The level and mission design are decent. Auroa is a large open world with a variety of biomes to explore. A liberal number of bases and outposts are scattered across the island for players to raid. The mission system gives players the option of a more directed experience with traditional map markers or an open-ended detective-style system where players are given clues and told to figure it out themselves. I like the open-ended system as demands a little bit more brain power and exploration but having both options available for players is an excellent idea. There is a solid amount of content besides exploring. The story and side missions are augmented with randomly generated faction missions that are refreshed daily. Like most open world games, the mission objectives tend to be repetitive, falling into some combination of killing targets, blowing up objects, finding intel, or stealing something.
Ghost War multiplayer makes a return in Breakpoint. It offers four versus four combat across a variety of modes. It adapts the existing skill system and removes all item bonuses for balance. Much like the PVE portion of the game, Ghost War is a slower paced game mode focusing on positioning and tactics. Those who have played Ghost War in Wildlands or tried The Division 2’s multiplayer mode will be right at home. It also rewards loot that can be carried over to PVE, so it doesn’t punish players for focusing on one or the other.
The microtransaction situation is not great, but survivable. I found exploring the game and raiding bases offered enough money to buy all the available attachments and some basic vehicles. Those looking to relive the glorious tactical Barbie experience of Wildlands will be sorely disappointed though, as the most desired tacti-cool items are locked behind premium currency or late game content.
Right now, Breakpoint needs heavy debugging. I encountered many bugs, ranging from minor issues like reticles not disappearing to game breaking bugs like quests not progressing any further. Many of the control related issues like menus no longer working and the player being stuck in aim mode can be solved by plugging in a controller and inputting a few actions, but it’s frustrating as I found these issues popping up at least once a game session, if not more.
The graphics in Tom Clancy’s Ghost Recon Breakpoint is not Ubisoft’s best work. While the character and environment models are lovely, the animation quality varies heavily. Gameplay animations like running and shooting look very natural. More detailed work in cutscenes and conversations fall flat in comparison. Objects in cutscenes like rifles and tablets take an odd fuzzy appearance when in motion. Facial animations have an unnatural wooden look. Conversations between Nomad and minor NPCs look even worse. Many times, character models don’t even face each other, let alone make eye contact with each other while chatting.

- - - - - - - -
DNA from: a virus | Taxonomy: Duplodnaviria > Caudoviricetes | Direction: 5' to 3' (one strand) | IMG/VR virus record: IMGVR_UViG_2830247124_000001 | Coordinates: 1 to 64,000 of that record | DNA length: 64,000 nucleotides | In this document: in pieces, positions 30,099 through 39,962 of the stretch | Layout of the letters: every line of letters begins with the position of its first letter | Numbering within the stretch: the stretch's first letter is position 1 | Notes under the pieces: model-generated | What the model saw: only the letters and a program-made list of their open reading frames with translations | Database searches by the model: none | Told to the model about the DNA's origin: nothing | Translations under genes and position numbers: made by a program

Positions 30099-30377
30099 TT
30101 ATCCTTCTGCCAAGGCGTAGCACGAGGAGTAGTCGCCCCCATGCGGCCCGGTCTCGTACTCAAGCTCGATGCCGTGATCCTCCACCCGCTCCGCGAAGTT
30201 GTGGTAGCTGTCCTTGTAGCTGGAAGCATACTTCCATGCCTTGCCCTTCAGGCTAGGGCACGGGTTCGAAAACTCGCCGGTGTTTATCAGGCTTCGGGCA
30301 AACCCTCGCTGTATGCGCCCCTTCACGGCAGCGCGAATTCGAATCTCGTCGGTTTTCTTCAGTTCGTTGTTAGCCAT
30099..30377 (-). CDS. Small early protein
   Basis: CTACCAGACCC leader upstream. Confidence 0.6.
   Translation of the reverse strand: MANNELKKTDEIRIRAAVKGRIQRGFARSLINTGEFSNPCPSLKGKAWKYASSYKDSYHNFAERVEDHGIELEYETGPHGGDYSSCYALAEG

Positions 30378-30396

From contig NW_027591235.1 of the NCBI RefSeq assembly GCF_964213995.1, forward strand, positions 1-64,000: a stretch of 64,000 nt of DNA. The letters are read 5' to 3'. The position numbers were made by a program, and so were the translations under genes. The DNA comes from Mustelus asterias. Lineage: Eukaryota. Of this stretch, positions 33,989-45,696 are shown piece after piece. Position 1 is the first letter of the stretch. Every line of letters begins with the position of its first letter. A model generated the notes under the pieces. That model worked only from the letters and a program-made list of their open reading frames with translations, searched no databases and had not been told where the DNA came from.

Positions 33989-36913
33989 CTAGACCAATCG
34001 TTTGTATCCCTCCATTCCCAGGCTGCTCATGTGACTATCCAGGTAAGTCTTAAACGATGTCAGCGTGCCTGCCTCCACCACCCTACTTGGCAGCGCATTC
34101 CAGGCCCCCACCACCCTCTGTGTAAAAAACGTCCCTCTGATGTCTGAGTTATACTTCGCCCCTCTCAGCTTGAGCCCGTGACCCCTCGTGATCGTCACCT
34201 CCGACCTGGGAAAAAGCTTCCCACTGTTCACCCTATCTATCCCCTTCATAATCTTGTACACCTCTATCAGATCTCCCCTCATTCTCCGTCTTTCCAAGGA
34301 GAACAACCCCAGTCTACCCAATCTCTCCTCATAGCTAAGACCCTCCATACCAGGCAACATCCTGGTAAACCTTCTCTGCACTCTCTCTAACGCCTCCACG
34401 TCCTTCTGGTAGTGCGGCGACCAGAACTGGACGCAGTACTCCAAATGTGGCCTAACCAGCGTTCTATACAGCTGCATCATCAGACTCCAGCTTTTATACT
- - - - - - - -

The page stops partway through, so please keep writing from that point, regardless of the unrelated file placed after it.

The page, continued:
The audio experience is a hit or miss. The soundtrack is a subtle accompaniment to the game that serves the game’s realistic setting well. The sound effects are enjoyable, with plenty of gun shots and explosions with some serious oomph behind them. The voice acting is where the game struggles the most. The voice actors for the main characters are up to AAA game standards. Nomad’s male voice actor delivers his lines well, but his grunts of exertion from climbing over obstacles or sliding down steep slopes sound awful. The minor NPCs are passable, but many are simply lacklustre performances.
Tom Clancy’s Ghost Recon Breakpoint is a parade of issues. Its very foundation is weak, as Ubisoft tries to take a perfectly good Ghost Recon experience from Wildlands and throws in some popular genres to see what sticks. While the RPG elements worked well for Ubisoft’s reboot of the Assassin’s Creed franchise, the implementation is lack lustre in Breakpoint. The survival elements could have worked out if it was thought out properly. The RPG mechanics feel completely out of place, and no amount of mechanical changes will make it fit. The writing is a disappointment with its corny dialogue and generic story. The audio/visual presentation falls short of a Ubisoft AAA title, struggling with some of its voice acting and wooden animation. Unless you’re a fan of tactical shooters with mass market appeal, you can safely skip over Breakpoint. If this genre is in your wheelhouse, Breakpoint might be worth picking up at an extremely steep discount after Ubisoft spends a few months squishing bugs.